a) Running first thing in the morning, after an overnight fast and without breakfast, is a hepatic (liver) challenge because only the liver becomes depleted (or very low) in glycogen stores over night. In this case, active skeletal muscle will rely on it’s own stores for the glucose it needs during the morning run (which it prefers anyway); it will run out of it’s own stored glycogen a little sooner than if the liver was supplying it with additional glucose. But, the muscle is energetically fine. The stress in this scenario is placed on the liver, which does not have the reserves to respond to the energetic needs of the body.
b) Engaging in a high intensity workout (or a long run) to deplete muscle of glycogen, followed by a null-carbohydrate diet for 10-12 hours, will put greater stress on muscle energy metabolism. Working muscle will have to rely much more on blood glucose (supplied by the liver) and on it’s own fat reserves. During the interim, between the depleting bout and the subsequent workout, the liver will secrete glucose to maintain blood glucose levels. When you start the second workout, both muscle and liver will be low in glycogen reserves, you’ll feel fatigued and weak (at least, not strong), and muscle will be forced to rely much more on fat for fueling your run.
From this evaluation, it may seem that depleting muscle glycogen through prior exercise (approach ‘b’) is the way to go if you want to really stress muscle fat utilization and promote subsequent adaptations. But, be careful and considerate of the fact that the first workout places a substantial stress on muscles. It’s a depleting workout after all. Your immune system infiltrates skeletal muscle for repair and adaptation. By depleting carbohydrate and not replacing it, these repair and adaption systems are unable to function properly. The second bout of exercise, where the goal is to stress fat utilization, comes with the added consideration that the muscle is already functionally compromised. So, the second bout should be of low intensity and carbohydrate feeding should begin immediately upon completion of the bout. Moreover, this should not be performed very often or symptoms of overstress/underrecover will ensue…probably no more than once every 10-14 days for most runners.
We must also appreciate that adaptations to exercise training include an increase in the rate of fat utilization at the same absolute and the same relative workload. You’re already improving fat utilization just be training. So, how do exercise training and dietary manipulation compare in efficacy? Exercise training is the stronger stimulus. Even in a fully fat-adapted athlete, who has adapted to a radical dietary manipulation comprising very high fat and very low carbohydrate, the increase in fat use during exercise is not extraordinary…perhaps as much as accomplished through training alone. Because simply training with low carbohydrate availability every 10-14 days is not nearly as extreme as adopting a fat-adaptation diet, you will probably achieve an even smaller effect.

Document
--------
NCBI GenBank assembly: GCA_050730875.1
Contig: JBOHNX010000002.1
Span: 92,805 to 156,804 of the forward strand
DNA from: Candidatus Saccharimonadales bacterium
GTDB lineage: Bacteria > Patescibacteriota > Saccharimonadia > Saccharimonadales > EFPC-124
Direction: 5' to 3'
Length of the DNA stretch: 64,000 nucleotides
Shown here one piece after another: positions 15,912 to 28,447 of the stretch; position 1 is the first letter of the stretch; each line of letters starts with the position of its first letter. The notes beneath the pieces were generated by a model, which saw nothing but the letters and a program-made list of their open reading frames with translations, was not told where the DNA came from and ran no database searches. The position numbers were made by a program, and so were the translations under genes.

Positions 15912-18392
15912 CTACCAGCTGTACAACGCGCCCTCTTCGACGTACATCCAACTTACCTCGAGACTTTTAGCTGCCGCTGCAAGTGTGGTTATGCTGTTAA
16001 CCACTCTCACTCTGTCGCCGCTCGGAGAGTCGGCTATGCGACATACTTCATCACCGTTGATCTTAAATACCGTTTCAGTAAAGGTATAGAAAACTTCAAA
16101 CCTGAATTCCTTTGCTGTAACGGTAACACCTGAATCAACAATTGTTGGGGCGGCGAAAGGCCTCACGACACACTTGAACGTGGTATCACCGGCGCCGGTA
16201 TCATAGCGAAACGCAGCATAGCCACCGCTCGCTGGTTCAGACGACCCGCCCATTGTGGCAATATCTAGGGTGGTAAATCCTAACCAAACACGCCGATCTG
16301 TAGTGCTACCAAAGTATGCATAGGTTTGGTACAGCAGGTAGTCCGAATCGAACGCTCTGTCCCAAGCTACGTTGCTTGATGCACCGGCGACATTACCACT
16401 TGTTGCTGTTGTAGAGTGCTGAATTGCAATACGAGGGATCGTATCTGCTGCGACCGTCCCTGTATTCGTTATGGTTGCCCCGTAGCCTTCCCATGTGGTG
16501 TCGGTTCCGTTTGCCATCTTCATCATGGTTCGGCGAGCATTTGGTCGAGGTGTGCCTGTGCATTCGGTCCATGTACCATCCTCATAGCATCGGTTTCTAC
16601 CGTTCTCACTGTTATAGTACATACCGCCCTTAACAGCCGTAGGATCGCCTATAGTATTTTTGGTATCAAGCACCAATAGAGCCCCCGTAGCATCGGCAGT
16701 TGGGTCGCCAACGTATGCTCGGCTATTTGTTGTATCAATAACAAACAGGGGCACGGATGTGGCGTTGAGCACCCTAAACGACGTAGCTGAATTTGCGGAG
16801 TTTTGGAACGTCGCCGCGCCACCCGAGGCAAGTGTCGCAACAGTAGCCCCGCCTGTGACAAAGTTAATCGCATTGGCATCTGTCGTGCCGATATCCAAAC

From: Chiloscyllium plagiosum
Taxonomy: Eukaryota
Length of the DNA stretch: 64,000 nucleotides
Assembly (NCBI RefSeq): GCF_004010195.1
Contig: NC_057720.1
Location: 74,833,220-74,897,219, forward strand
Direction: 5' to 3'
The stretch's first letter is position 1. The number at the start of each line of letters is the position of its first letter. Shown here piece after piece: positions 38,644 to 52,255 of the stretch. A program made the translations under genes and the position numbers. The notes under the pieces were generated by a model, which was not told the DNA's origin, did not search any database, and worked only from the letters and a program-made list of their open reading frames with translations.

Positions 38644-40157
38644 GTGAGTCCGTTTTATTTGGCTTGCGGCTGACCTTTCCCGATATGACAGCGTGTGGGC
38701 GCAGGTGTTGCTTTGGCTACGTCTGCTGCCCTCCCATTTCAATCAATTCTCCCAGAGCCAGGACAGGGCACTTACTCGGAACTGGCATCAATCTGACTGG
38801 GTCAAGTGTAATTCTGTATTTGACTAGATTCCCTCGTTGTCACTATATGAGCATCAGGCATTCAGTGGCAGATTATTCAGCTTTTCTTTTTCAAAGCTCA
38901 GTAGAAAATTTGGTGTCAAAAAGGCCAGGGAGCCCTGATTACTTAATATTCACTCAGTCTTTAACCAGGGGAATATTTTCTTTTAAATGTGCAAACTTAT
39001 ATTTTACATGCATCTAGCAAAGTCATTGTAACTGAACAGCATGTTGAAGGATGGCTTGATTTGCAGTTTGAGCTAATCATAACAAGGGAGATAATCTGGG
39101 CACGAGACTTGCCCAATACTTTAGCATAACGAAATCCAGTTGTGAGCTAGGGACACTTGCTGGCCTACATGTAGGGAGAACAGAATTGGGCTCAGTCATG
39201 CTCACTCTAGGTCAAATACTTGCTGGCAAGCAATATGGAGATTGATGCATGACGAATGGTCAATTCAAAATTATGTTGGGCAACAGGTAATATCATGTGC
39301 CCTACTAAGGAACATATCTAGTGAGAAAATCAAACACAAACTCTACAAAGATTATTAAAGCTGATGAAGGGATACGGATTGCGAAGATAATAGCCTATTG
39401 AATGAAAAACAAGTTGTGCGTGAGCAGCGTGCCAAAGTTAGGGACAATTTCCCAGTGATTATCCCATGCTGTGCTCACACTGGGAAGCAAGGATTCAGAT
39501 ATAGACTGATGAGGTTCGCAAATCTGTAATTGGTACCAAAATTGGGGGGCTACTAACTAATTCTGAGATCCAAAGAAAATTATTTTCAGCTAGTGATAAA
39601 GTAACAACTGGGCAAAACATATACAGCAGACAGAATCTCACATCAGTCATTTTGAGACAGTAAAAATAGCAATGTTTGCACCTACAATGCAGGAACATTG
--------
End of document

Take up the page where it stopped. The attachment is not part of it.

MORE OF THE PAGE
Overall, exercising while carbohydrate stores are low may be something you choose to dabble with but it’s unlikely that doing so will have a large impact. And, you may compromise the efficacy of your training while you figure out what may work for you because exercising while carbohydrate depleted is hard and the quality of a workout (intensity, form, total work) usually suffers. If your goal is to get on the podium and you are routinely coming in 5th place, then this may be something you want to explore. But, for the majority of ultramarathon runners, it’s my opinion that you will be better off focusing on the core principles of training. Ultimately, unless you have access to metabolic assessment instrumentation (like in a performance laboratory), the outcomes of low carbohydrate training will be along the lines of “I feel like I don’t have to eat as much on long runs” or “I feel like my energy levels hold on for longer”. These are subjective at best. The placebo effect alone, based on a desire for the dietary manipulations to work, is far greater than those subjective perceptions.
This is an area of research where I hypothesize that we’ll see large inter-athlete variability as more studies are completed. I suspect we’ll also see, even if the periodization of diet and exercise is optimized for each subject in a study, that there will be high- and low-responders.
* It’s potentially confusing to use the phrase ‘training low’ because ‘train low, live high’ was coined by Dr. Ben Levine and colleagues to explain the best approach to training and adapting to altitude. One should train at lower altitude (train low) so that workouts can be performed to their fullest without the detrimental affects of altitude while the athlete spends the rest of the day living at higher altitude (live high) to gain the beneficial adaptations caused by spending a minimum of 16 hours (preferably >20 hours) per day at high elevation. Therefore, use of ‘train low’ in the realm of carbohydrate availability may lead to confusion.